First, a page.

TL;DR: BEAST is a fast, flexible software architecture for Bayesian analysis of molecular sequences related by an evolutionary tree that provides models for DNA and protein sequence evolution, highly parametric coalescent analysis, relaxed clock phylogenetics, non-contemporaneous sequence data, statistical alignment and a wide range of options for prior distributions.
Abstract: The evolutionary analysis of molecular sequence variation is a statistical enterprise. This is reflected in the increased use of probabilistic models for phylogenetic inference, multiple sequence alignment, and molecular population genetics. Here we present BEAST: a fast, flexible software architecture for Bayesian analysis of molecular sequences related by an evolutionary tree. A large number of popular stochastic models of sequence evolution are provided and tree-based models suitable for both within- and between-species sequence data are implemented. BEAST version 1.4.6 consists of 81000 lines of Java source code, 779 classes and 81 packages. It provides models for DNA and protein sequence evolution, highly parametric coalescent analysis, relaxed clock phylogenetics, non-contemporaneous sequence data, statistical alignment and a wide range of options for prior distributions. BEAST source code is object-oriented, modular in design and freely available at http://beast-mcmc.googlecode.com/ under the GNU LGPL license. BEAST is a powerful and flexible evolutionary analysis package for molecular sequence variation. It also provides a resource for the further development of new models and statistical methods of evolutionary analysis.

11,916 citations

Journal ArticleDOI
Rafael Lozano1, Mohsen Naghavi1, Kyle J Foreman2, Stephen S Lim1  +192 moreInstitutions (95)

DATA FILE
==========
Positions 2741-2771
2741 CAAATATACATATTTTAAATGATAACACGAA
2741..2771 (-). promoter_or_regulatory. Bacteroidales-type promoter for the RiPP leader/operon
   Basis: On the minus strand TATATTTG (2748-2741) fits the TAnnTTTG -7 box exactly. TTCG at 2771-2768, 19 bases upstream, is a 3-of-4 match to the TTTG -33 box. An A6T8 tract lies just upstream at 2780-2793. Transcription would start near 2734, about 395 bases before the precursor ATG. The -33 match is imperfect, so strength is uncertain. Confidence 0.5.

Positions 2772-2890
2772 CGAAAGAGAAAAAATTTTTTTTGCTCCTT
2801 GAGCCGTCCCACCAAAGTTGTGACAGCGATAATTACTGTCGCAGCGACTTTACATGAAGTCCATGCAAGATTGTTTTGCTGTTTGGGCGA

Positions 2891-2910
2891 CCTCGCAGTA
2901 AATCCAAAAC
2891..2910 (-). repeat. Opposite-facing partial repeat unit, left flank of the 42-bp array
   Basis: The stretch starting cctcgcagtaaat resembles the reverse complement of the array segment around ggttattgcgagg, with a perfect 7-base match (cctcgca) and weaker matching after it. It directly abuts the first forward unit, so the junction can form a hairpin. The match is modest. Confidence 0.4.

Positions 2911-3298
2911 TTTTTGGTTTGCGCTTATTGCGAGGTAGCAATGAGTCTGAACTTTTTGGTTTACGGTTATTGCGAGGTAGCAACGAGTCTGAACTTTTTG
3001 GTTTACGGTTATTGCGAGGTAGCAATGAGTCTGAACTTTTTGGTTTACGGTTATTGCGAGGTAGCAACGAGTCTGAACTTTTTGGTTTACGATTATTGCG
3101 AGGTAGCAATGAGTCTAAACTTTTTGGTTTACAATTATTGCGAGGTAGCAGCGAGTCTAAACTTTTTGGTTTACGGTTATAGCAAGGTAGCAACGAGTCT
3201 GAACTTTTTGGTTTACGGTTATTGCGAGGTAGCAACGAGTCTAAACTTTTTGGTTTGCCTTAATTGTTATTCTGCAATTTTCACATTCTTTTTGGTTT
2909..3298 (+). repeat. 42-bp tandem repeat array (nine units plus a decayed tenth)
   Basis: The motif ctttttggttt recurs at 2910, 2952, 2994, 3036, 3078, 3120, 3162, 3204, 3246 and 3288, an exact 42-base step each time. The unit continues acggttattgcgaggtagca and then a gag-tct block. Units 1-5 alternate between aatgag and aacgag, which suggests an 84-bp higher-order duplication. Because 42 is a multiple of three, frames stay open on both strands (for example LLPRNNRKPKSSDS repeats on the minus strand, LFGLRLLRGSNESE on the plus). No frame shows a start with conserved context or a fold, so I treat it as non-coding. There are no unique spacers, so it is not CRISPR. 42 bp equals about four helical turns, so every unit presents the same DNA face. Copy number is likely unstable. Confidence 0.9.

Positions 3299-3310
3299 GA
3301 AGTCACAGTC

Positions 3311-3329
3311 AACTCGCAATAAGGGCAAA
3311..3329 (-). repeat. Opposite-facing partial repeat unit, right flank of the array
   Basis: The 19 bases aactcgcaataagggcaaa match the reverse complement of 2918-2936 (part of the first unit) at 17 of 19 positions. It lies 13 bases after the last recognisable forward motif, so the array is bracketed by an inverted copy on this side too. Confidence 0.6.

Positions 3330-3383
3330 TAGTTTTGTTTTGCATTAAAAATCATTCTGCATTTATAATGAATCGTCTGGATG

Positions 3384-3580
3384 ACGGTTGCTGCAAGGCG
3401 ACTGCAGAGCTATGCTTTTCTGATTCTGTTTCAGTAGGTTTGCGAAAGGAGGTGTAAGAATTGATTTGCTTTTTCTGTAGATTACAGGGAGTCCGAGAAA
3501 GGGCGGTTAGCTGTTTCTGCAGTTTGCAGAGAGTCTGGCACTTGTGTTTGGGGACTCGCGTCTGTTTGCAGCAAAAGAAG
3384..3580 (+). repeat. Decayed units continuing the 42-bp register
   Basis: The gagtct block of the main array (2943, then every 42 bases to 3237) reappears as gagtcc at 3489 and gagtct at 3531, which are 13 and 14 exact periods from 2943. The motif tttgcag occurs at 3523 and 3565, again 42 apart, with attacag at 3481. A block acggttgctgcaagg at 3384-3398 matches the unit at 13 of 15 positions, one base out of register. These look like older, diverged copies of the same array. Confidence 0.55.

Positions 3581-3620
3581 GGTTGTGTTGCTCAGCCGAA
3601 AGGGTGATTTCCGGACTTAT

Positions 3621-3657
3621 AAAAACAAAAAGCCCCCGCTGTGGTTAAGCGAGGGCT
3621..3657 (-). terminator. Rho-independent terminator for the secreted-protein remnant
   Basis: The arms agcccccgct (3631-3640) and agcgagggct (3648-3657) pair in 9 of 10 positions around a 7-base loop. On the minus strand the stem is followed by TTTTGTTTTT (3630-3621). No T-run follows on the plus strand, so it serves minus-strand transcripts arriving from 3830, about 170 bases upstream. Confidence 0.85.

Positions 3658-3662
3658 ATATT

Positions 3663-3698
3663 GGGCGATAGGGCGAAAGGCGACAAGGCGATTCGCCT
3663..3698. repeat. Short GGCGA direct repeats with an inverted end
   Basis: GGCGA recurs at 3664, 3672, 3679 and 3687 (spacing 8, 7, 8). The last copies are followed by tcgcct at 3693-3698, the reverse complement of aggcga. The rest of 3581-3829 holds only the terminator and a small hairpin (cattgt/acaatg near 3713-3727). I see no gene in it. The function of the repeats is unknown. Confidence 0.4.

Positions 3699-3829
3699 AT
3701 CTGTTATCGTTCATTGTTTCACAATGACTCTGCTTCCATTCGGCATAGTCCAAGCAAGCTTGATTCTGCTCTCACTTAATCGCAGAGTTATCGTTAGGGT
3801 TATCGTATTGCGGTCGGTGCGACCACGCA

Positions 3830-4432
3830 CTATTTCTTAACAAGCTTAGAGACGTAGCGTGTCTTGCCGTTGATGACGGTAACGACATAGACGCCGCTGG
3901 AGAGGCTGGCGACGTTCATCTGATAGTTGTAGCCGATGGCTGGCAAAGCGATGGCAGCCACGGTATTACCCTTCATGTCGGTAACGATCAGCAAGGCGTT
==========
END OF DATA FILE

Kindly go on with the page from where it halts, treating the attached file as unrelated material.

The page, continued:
TL;DR: The Global Burden of Diseases, Injuries, and Risk Factors Study 2010 aimed to estimate annual deaths for the world and 21 regions between 1980 and 2010 for 235 causes, with uncertainty intervals (UIs), separately by age and sex, using the Cause of Death Ensemble model.

11,809 citations

Journal ArticleDOI
TL;DR: In this article, the authors discuss their experience designing and implementing a statistical computing language, which combines what they felt were useful features from two existing computer languages, and they feel that the new language provides advantages in the areas of portability, computational efficiency, memory management, and scope.
Abstract: In this article we discuss our experience designing and implementing a statistical computing language. In developing this new language, we sought to combine what we felt were useful features from two existing computer languages. We feel that the new language provides advantages in the areas of portability, computational efficiency, memory management, and scoping.

9,446 citations


Authors

Showing all 28484 results

NameH-indexPapersCitations
Walter C. Willett3342399413322
Meir J. Stampfer2771414283776
Frank E. Speizer193636135891
Bernard Rosner1901162147661
Eric Boerwinkle1831321170971
Rory Collins162489193407
Monique M.B. Breteler15954693762
Charles H. Hennekens150424117806
Rajesh Kumar1494439140830
Hugh A. Sampson14781676492
David P. Strachan143472105256
Jun Lu135152699767
Peter Zoller13473476093
David H. Barlow13378672730
Henry T. Lynch13392586270
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Performance
Metrics
No. of papers from the Institution in previous years
YearPapers
2023162
2022613
20215,468
20205,198
20194,754
20184,389